I just got back from the dentist. (No cavities, you'll be glad to know, though a tad more flossing wouldn't hurt.) While I was there, my dentist, Dr. Anthony Abdalla of Pasadena, took a trip down memory lane.
When he was a kid, he told me, his dad had a fearsome set of electrician's pliers for removing loose baby teeth. Young Anthony worried about the size of those pliers, so he took matters into his own hands. He used candy.
"I'd chew up some Sugar Daddies, bite into them, then go yank! and the tooth would come out," he recalls. "Then I'd pick out the tooth and work on developing more cavities by eating the rest of the Sugar Daddies."
Abdalla does not recommend this activity to his young charges today. But he has used candies in his practice. Lots of dentists have, based on observations "in the field," if you like, that candies are extremely good at removing crowns.
I can vouch for the fact that Milk Duds are excellent in this capacity: Last Halloween, I lost two crowns in quick succession after raiding my daughter's candy stash. ("That will teach you," she said.)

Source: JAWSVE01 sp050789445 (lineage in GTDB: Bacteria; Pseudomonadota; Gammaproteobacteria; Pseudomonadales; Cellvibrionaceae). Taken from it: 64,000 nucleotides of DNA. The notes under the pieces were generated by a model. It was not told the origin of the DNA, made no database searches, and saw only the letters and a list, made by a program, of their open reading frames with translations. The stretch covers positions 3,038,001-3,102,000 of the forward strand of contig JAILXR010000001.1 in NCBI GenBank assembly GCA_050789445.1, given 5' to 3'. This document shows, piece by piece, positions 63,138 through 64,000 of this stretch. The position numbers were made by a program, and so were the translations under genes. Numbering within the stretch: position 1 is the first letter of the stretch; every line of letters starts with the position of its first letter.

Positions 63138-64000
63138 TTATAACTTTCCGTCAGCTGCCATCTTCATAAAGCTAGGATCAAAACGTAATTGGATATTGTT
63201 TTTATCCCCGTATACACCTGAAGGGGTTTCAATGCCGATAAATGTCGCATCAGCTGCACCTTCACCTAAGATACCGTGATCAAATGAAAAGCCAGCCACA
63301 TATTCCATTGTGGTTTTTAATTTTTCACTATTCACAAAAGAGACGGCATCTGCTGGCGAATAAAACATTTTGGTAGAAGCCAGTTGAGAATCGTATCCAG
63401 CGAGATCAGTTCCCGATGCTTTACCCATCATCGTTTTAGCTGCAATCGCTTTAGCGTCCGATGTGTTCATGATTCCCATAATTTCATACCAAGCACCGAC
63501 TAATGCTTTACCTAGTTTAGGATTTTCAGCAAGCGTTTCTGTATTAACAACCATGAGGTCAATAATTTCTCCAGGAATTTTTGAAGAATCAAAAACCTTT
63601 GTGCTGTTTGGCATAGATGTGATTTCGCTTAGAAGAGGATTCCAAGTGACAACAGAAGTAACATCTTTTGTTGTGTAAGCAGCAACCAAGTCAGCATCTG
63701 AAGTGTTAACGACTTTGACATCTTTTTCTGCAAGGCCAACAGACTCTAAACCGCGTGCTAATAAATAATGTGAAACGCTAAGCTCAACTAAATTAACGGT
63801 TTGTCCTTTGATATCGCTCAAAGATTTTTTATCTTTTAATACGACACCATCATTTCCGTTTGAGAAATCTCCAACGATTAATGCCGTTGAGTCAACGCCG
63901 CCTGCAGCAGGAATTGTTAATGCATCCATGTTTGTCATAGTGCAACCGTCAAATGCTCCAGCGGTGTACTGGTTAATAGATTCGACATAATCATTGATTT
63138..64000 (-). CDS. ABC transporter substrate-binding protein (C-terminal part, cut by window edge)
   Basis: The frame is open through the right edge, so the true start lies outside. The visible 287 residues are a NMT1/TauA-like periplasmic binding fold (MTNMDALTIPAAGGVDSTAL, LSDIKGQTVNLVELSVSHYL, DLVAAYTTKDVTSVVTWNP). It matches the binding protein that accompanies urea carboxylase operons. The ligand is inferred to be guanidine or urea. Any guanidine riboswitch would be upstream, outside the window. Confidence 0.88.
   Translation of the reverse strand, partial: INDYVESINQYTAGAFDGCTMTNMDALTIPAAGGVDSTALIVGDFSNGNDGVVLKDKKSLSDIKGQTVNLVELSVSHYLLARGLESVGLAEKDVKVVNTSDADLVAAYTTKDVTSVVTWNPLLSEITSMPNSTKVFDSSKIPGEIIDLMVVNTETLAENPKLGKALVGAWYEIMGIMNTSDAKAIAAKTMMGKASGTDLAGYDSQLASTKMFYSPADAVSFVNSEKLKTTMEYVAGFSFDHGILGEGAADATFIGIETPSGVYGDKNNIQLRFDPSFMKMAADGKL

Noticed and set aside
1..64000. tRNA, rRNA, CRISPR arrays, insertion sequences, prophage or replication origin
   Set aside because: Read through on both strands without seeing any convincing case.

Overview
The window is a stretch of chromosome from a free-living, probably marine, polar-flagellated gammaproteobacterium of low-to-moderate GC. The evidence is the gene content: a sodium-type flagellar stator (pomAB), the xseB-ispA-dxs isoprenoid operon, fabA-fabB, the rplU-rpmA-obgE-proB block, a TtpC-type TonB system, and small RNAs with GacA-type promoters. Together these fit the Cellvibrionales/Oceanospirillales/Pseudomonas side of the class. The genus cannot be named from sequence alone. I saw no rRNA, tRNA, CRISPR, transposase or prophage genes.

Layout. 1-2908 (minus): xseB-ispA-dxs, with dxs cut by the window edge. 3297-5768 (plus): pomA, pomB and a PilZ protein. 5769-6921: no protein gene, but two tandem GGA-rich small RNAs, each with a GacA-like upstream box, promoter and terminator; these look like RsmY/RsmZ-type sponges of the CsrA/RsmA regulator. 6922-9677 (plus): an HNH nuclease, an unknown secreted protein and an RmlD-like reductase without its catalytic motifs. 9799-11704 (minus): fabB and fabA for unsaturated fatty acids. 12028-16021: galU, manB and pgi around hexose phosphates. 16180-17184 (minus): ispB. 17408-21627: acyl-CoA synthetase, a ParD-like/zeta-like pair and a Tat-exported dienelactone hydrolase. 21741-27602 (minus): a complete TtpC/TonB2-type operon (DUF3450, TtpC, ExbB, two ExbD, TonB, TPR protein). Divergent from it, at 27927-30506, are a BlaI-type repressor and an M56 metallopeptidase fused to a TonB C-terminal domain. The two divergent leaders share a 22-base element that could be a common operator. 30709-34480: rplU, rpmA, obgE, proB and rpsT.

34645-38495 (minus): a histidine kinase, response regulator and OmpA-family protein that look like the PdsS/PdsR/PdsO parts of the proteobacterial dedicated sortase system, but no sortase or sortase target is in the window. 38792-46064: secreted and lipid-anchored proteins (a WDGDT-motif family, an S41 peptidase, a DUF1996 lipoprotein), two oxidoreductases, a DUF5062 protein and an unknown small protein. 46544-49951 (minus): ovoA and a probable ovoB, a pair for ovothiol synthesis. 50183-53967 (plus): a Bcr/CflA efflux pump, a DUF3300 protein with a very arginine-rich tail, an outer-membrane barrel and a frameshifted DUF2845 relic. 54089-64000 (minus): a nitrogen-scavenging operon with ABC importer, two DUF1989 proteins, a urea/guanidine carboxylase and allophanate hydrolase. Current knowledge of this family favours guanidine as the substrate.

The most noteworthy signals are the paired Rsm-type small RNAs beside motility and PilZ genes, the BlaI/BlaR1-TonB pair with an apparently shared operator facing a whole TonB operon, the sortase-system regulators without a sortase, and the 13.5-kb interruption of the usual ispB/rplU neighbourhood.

Abdalla, meanwhile, swears by Gummi Bears and Jujubes. Get a patient to bite down on them, harden up the candy with some cold water, get 'em to quickly open their mouth, and hey, presto! Out comes that crown with decay under it, or bad fit, or some other problem that needs attention.
These days, Abdalla and other dentists use something called a "Richwil Crown and Bridge Remover" that was invented by two brothers--a dentist and an engineer from Southern California--and looks suspiciously like a Gummi Bear itself, only harder, and not bear-shaped, and not fruity-tasting either (more like cloves). Come to think of it, not much like a Gummi Bear at all.